Sellin and Mahler said they were particularly upset by the murders of a former Iraqi army general, Hakim al Jaboori, and his brother in late 2004. They were working as Titan linguists for a U.S. military intelligence battalion when they were gunned down while returning home.

"He was a supporter of a free Iraq," Mahler said. "He was killed to make a statement, and now his family is in hiding."

Inghram said Titan has tried to persuade linguists to leave their families and move onto military bases. But critics say that regardless of the security precautions Titan and other contractors take, some employees have stepped into positions that require military training and are too dangerous for civilians.

"It's taking people into roles that were never contemplated for civilians," said Peter Singer, a Brookings Institution Fellow who has done extensive research on the outsourcing of war.

A civilian on patrol

Drew Halldorson found himself playing such a role as an employee of SOS Interpreting, a Titan subcontractor. Halldorson started his tour in Iraq as a site manager but ended up with an U.S. Army combat unit patrolling downtown Mosul, one of Iraq's more dangerous cities.

Attached to the 82nd Airborne Division and with an assault rifle strapped to his shoulder, Halldorson spent January kicking in doors, rounding up suspected insurgents and "shooting and being shot at" as he helped make the streets safer for the Jan. 31 election.

In just under a month, he completed 40 combat missions, he said.

"In January alone I fired between 300 to 500 bullets in self-defense," Halldorson said in April from his Maryland home.

It wasn't what Halldorson had in mind four months earlier when he went to Iraq to serve as a Kurdish-language specialist. In fact, the terms of the contract forbade Halldorson from even possessing a gun.

"What I was doing was in direct violation of Titan's contract with the Army, but everybody knew about it," he said.

Titan officials confirmed that Halldorson was stationed near Mosul, but largely refused to comment on his service with the 82nd Airborne. Inghram said he would be "surprised" if Halldorson did the things he said he did with Bravo Company.

But Capt. Leo Coddington, an 82nd Airborne company commander, confirmed Halldorson's story.

"He was with us from early January until the beginning of February. We were very fortunate to have him," Coddington said. "He was carrying a gun and had to engage for self-defense purposes."

Halldorson says he was fired by SOS in February for selling assault rifles and handguns to fellow contractors and other civilians in Iraq.

The Brookings Institution's Singer isn't surprised by Halldorson's story, but said it's something that should raise serious concerns among policy-makers.

"We are talking about a sea change not only in what people are doing, but what we are paying for," Singer said.

He added that Titan and other companies are working under contracts with the Army that were signed in the late 1990s. The language and terms of those contracts, which were written during a time now looked upon as a bygone era, don't fit the realities of today's Iraq, Singer said.

For example, some civilian interrogators at the U.S.-run prisons in Iraq were hired under a 1998 contract the Army awarded to Virginia-based CACI International for computer services.

Titan's contract goes back to 1999, when the Army awarded a $10 million contract with BTG, a small business in Fairfax, Va., to provide fewer than 30 linguists to the Coalition Forces Land Component Command in Kuwait. Titan bought BTG two years later for roughly $174 million, as the Army's demand for interpreters skyrocketed during the U.S. invasion of Afghanistan.

"It started as a contingency contract. We are talking about a handful of people," Inghram said. "Then, when 9/11 occurred, the Army had this contract in place, and they went with it."

Last week, the Army extended the contract until May, when it would be open to competition. Wall Street analysts view Titan as a leading contender to win a five-year renewal. They say it would be difficult for another company to supplant the San Diego company, which agreed in June to a $2 billion buyout offer from L-3 Communications.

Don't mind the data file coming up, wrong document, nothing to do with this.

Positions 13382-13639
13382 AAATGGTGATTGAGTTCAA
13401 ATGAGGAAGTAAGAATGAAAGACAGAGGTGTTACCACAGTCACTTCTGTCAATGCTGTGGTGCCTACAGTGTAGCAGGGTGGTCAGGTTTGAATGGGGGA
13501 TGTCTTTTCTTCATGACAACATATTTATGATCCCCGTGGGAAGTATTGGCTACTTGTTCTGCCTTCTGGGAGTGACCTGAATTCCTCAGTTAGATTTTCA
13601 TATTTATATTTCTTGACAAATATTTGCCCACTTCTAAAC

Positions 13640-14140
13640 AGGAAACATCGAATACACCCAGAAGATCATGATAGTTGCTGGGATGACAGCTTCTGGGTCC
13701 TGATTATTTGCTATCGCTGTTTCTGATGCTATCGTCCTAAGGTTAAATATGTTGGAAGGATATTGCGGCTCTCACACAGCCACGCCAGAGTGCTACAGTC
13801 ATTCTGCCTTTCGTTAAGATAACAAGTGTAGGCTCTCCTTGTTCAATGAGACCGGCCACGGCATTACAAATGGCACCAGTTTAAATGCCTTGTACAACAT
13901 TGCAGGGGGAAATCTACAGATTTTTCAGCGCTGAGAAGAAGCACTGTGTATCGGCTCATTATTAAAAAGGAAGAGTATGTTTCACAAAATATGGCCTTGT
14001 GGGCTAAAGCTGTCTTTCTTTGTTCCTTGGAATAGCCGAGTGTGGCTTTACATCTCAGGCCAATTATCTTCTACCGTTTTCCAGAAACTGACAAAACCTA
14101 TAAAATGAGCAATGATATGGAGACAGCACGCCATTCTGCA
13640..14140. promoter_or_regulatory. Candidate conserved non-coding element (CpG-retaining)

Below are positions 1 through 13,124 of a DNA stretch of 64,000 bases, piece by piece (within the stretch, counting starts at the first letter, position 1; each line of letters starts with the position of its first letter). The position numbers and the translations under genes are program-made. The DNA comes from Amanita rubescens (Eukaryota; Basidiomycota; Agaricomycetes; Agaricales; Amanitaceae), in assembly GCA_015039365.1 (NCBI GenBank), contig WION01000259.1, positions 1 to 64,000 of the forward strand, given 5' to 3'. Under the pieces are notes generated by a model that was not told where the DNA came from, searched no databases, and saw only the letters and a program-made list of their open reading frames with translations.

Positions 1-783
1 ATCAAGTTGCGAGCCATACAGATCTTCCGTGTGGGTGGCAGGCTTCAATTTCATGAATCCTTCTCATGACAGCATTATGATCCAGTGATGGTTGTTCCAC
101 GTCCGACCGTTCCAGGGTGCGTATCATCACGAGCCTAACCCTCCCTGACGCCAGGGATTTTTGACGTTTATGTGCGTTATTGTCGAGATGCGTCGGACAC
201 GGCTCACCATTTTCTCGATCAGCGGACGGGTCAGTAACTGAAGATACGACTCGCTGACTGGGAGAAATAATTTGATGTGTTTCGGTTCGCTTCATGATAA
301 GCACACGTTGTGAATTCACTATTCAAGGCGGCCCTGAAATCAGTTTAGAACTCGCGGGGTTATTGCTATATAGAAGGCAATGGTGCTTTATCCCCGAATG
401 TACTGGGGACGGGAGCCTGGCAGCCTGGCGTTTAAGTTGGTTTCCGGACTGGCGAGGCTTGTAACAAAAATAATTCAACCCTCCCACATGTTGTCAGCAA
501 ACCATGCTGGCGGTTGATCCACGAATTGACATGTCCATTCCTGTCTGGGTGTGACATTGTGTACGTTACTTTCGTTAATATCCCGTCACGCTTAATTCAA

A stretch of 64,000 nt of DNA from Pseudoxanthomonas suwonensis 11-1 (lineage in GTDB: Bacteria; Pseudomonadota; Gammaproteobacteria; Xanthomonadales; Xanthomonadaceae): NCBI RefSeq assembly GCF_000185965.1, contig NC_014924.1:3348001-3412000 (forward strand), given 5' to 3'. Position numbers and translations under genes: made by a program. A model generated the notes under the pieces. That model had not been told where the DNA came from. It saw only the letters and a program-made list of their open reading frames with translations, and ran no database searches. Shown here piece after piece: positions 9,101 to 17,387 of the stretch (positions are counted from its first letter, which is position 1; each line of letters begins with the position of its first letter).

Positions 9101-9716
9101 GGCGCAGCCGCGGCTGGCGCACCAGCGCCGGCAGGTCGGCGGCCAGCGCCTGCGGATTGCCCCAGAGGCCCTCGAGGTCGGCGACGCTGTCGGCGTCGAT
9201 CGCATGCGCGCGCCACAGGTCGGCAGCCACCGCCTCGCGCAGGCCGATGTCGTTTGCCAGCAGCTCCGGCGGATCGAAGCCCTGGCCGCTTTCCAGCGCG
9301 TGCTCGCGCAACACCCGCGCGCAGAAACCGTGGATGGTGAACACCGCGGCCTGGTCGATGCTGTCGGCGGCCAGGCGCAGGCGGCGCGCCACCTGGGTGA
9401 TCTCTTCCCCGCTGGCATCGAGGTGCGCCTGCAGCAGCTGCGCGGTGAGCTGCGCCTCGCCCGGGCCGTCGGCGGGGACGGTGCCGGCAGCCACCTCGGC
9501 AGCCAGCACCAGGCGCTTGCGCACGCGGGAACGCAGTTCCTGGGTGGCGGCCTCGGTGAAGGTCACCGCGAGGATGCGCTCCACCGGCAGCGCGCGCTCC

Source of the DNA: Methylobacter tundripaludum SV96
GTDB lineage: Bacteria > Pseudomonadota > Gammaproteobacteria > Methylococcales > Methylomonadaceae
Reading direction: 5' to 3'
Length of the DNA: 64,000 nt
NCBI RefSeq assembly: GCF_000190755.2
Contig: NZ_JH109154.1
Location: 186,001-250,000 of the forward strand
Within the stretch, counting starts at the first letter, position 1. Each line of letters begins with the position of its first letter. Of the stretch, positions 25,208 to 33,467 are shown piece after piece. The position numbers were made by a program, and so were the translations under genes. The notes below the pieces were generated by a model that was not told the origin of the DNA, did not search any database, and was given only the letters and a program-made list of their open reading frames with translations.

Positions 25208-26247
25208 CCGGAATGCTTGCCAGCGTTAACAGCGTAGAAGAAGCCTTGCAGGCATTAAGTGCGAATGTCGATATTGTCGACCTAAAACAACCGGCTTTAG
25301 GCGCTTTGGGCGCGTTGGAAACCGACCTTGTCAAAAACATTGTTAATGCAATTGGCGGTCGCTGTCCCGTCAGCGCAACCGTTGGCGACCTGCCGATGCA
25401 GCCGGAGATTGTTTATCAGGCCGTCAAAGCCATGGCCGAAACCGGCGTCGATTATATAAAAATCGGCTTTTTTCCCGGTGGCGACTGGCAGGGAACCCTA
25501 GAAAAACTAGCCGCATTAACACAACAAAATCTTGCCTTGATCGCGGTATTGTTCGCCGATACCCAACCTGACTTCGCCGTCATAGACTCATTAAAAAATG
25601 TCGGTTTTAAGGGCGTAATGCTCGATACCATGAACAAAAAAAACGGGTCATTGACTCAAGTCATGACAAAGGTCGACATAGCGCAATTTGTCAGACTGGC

Army spokeswoman Debrah Parker said contractors have always supported the Army on the battlefield, "but never as many as lately. That has put a new dynamic in the situation. The world has changed tremendously."

Titan's contract is governed by a multipage "statement of work" that is considered the operating manual for the company's employees in Iraq. The statement, drafted for the original contract in 1999, was geared toward an office setting, where linguists would work in shifts to translate documents.

'Overly vague' guidance

Inghram acknowledged that the statement of work "is overly vague" and "can be improved upon." Hill, the paymaster, said inconsistencies on contractor travel and other work requirements make the document "divorced from reality."

Hill added, "I wouldn't be here today if I had followed the statement of work by the letter."

When he first arrived in summer 2003, Hill was told that he would have to pay each linguist in person. So he would load as much as $700,000 in cash into the back of an ordinary Nissan SUV and drive throughout the bases and battlefields of Iraq, passing out monthly stipends.

Hill said he realized after experiencing some close calls with enemy fire that he was unnecessarily putting his life in danger.

"It was ridiculous, totally insane," said Hill, who eventually stopped making the paycheck runs.

The most contentious section in the statement of work has to do with gun possession. It states, "Contractor personnel are not authorized to carry or possess personal weapons to include, but not limited to, firearms and knives with a blade length in excess of 3 inches."

Yet a gun is among the first items many contractors seek when they arrive in Iraq, say the former Titan employees. Anyone whose job takes them off a protected military base needs to be armed, the contractors say.

Former employees say the company's unofficial policy about weapons was "don't ask, don't tell." Inghram disputed that characterization.

The guns usually come from Army units that have stockpiled weapons confiscated from insurgents. If one can't be obtained from an Army unit - and contractors say they're easy to get that way - Russian-made AK-47 assault rifles are readily available.

"You can buy an AK-47 for $40 in the streets," said Mazin al Nashi, a La Mesa man who worked for Titan as a linguist in Iraq from March to December 2003. "They sell guns as they sell eggs."

Inghram said the company has asked the Army to loosen its restrictions on firearms for some contractors but has faced resistance from Army commanders who worry about the many ramifications of arming civilians.

"This is going to be a topic at the war colleges for years to come," he said. "(It will) be very significant in the training of our future officer corps."